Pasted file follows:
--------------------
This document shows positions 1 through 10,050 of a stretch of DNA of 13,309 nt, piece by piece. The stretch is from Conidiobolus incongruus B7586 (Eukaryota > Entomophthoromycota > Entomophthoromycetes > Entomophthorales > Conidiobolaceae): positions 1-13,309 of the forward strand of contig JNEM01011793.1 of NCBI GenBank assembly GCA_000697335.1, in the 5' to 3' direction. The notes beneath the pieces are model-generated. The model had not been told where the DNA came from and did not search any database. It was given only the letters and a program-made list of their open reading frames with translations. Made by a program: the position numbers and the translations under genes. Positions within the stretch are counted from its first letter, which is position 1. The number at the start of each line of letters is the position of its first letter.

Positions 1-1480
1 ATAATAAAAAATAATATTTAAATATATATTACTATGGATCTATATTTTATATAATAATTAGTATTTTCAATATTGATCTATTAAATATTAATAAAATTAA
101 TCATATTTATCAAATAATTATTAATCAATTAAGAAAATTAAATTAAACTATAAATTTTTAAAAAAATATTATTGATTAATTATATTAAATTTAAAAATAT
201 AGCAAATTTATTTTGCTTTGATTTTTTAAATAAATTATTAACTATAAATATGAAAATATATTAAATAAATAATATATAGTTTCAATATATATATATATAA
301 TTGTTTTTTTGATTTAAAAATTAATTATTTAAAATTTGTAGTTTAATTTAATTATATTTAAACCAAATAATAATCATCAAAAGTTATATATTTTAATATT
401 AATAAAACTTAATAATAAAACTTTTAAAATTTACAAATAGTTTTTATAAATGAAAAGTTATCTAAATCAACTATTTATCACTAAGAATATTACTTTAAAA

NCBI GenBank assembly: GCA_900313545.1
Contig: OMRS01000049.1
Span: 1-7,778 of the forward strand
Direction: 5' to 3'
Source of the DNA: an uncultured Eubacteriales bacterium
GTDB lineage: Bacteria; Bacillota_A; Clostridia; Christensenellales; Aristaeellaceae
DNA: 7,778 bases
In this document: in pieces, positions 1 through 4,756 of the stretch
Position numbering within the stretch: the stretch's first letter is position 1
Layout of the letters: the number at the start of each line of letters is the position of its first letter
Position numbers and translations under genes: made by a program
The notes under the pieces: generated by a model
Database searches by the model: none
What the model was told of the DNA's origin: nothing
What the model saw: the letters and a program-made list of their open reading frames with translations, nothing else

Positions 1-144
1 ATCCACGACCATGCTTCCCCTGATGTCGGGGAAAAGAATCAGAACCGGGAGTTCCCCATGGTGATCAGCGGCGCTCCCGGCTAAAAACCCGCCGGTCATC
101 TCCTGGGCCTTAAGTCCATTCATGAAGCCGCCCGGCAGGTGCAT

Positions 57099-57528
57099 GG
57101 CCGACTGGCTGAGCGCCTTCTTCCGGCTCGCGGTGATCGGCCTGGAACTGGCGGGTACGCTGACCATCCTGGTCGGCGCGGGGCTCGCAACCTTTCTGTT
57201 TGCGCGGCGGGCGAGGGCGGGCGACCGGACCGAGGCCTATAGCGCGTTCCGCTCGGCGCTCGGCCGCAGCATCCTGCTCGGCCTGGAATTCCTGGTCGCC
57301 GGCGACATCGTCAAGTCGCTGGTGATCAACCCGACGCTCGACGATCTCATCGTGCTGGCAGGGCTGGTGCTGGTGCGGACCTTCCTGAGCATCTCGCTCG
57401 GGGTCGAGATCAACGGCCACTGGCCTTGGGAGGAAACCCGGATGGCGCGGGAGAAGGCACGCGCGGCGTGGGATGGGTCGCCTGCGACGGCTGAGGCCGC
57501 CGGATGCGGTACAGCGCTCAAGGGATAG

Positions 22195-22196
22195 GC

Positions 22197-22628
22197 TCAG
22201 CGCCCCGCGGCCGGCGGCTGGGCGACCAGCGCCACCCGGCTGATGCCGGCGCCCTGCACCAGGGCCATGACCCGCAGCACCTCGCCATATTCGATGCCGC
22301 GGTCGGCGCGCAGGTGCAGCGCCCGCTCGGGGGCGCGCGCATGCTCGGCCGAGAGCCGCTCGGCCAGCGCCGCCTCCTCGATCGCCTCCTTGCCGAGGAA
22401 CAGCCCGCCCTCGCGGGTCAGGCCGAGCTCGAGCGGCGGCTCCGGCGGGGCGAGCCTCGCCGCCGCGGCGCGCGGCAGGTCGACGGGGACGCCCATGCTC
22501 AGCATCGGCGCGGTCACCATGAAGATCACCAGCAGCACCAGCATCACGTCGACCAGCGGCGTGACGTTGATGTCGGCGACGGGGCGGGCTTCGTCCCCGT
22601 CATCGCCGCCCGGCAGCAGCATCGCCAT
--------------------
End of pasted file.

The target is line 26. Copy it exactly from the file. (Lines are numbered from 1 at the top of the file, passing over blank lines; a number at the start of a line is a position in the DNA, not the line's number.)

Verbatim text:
Positions 57099-57528